Broader range of prices, including the WPI (Wholesale Price Index), GDP (gross domestic product) deflator, and the input price portion of the PMI (purchasing managers’ index) survey also provide room for comfort.
The Indian financial markets are under pressure and this is being blamed in part on the jitters over a weak monsoon. But is it all about the monsoon, or is there more to it? What do you make of the current market nervousness?
Markets worldwide have turned volatile and India has been no exception. Concerns about Greece, China and US Fed have combined with disappointment from stagnant trade and demand. In India’s specific case, these factors have combined with the increasing realization that there may be no quick fixes to the economy. Short-term market fluctuations are unavoidable, but that should not detract investors from the economy’s positive medium-term outlook.
The agrarian part of the economy appears to be a cause for concern. If it does not pick up in FY16, do you think the GDP estimates could be drastically different? Is the agrarian space going to be the problem sector for the economy?
We are still not sure about the new GDP series, given that it suggests a very different and stronger investment performance than what high-frequency indicators like industrial production, auto sales, import of capital goods, bank credit and corporate profitability suggest. Regardless of the GDP statistics, it is conceivable that a poor harvest can subtract from growth. But note that India is much less dependent on monsoon than before due to improvement in irrigation, diversification of crops, and a rise in production of winter crops. For these reasons and the fact that agriculture accounts for less 20% of GDP, the impact of monsoon on the economy is far less than it used to be a couple of decades ago.
Has inflation-targeting created an overvalued rupee which has hit ‘Make-in-India’ and export competitiveness?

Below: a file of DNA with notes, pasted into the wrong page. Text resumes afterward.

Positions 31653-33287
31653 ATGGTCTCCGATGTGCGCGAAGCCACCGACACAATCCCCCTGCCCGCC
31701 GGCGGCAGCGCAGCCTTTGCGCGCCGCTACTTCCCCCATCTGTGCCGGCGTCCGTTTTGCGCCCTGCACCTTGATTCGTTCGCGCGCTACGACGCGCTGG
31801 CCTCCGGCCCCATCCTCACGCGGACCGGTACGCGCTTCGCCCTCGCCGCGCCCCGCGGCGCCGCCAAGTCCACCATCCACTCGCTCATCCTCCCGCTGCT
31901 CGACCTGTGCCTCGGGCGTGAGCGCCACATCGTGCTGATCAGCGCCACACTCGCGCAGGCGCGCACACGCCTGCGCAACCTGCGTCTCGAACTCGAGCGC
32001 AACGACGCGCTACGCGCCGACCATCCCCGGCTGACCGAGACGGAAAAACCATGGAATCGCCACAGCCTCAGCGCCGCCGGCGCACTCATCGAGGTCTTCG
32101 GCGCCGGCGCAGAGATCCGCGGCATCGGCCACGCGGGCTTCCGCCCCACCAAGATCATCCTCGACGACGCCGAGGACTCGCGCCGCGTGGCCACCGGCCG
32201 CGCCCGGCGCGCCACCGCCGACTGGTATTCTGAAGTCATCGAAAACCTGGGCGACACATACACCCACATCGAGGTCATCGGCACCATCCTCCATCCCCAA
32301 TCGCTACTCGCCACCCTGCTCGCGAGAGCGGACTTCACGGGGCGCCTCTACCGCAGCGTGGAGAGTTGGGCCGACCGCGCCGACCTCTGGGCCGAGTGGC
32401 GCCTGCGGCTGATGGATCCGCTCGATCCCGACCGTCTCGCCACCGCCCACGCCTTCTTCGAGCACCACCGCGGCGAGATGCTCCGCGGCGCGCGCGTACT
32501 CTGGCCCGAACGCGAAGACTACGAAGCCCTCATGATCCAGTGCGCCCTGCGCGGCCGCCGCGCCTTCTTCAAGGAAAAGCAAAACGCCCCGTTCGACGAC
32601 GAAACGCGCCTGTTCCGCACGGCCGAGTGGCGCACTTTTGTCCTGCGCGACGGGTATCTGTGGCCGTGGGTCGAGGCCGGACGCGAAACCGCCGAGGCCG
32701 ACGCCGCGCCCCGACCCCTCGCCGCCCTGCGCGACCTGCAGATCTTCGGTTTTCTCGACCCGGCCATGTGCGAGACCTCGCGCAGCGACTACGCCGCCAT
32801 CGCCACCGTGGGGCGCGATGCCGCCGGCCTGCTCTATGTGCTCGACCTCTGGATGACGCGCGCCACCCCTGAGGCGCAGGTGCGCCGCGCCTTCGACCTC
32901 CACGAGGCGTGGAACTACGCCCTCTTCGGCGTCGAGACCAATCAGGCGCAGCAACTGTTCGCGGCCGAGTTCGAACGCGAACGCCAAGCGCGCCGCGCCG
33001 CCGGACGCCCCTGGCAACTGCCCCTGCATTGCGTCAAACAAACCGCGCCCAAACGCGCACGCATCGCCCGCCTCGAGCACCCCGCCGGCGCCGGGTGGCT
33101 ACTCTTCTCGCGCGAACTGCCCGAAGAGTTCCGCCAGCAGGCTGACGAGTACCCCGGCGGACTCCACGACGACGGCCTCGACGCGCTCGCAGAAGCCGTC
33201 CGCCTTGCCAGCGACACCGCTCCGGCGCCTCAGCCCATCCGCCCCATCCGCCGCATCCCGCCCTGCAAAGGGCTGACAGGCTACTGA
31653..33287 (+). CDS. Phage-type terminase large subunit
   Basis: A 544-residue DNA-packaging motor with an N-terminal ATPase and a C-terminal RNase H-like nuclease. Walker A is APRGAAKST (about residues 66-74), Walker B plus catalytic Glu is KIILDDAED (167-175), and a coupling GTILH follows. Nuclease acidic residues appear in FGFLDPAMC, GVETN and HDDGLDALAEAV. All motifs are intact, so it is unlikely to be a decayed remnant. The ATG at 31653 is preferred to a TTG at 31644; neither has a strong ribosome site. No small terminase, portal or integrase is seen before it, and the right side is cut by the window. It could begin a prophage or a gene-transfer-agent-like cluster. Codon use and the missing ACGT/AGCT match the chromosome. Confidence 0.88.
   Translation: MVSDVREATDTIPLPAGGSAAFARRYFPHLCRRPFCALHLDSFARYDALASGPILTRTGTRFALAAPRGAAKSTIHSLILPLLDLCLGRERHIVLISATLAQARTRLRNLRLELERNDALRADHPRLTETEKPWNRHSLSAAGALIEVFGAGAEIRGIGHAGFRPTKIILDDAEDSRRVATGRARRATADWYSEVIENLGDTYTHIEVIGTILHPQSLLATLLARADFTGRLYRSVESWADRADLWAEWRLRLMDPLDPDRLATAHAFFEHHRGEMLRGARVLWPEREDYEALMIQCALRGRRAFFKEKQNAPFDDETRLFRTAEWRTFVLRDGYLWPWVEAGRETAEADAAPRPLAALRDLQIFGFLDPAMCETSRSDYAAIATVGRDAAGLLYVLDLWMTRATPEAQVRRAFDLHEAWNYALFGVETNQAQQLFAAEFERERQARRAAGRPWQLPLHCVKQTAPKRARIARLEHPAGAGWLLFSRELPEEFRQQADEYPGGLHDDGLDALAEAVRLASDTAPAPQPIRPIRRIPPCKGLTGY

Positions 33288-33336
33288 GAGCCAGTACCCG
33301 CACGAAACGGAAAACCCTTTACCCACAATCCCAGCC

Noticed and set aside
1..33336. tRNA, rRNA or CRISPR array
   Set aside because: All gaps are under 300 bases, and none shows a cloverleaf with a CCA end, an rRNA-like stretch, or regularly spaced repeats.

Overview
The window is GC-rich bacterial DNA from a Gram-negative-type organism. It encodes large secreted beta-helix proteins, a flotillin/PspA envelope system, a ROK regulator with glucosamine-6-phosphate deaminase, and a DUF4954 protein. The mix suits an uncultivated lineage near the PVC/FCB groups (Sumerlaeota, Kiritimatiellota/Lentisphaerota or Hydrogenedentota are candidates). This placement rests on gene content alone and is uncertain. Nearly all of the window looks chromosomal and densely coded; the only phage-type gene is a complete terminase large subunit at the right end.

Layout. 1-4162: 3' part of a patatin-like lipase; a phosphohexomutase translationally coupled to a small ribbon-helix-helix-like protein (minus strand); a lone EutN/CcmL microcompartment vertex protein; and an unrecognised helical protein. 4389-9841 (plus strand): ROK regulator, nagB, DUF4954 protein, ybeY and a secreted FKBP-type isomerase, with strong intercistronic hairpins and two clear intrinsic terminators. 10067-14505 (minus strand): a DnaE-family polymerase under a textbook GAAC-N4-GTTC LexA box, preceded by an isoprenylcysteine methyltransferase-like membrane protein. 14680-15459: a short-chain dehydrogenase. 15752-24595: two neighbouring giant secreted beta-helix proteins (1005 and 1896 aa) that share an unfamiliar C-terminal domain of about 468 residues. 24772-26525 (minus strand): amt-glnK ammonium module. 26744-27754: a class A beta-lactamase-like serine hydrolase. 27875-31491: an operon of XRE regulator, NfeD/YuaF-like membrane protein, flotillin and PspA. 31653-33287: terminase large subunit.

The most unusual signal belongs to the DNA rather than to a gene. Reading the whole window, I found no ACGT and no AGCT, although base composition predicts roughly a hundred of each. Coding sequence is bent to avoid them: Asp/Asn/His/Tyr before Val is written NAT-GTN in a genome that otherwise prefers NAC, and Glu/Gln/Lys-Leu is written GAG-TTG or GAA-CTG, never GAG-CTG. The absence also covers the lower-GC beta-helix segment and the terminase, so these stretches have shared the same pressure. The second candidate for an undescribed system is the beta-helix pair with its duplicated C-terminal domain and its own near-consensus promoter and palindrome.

Inflation-targeting has not led to overly tight monetary policy in India. We don’t think investors are bringing capital to India because of high real returns stemming from RBI’s interest rate policy—they are focusing on returns on investment from the real economy instead. Of course, exchange rate depreciation could help exporters on the margin, but it would also push up the price of imports, which are crucial for production.
Most emerging-market currencies have fallen much more than the Indian rupee, but most of these central bankers still want their currencies to remain weak. They are looking at it to kick-start exports. Will this strategy work?
We don’t think competitive depreciation would help in kick-starting exports. If all export-oriented economies are pursuing a weak currency, then at the end of the day, no one benefits. For India, major competitiveness gains can be achieved through productivity enhancement rather than some temporary benefit from FX weakness.
What are your expectations from the US Fed on an interest rate hike?
We think the Fed would make its first move in September. It will, however, be accompanied by a particularly dovish guidance, in our view. US economic data have begun to firm up after a disappointing first quarter, while both labour market and wage data indicate a trend recovery. But these indicators are still on arguably fragile grounds, which may warrant very cautious communication and guidance from the Fed.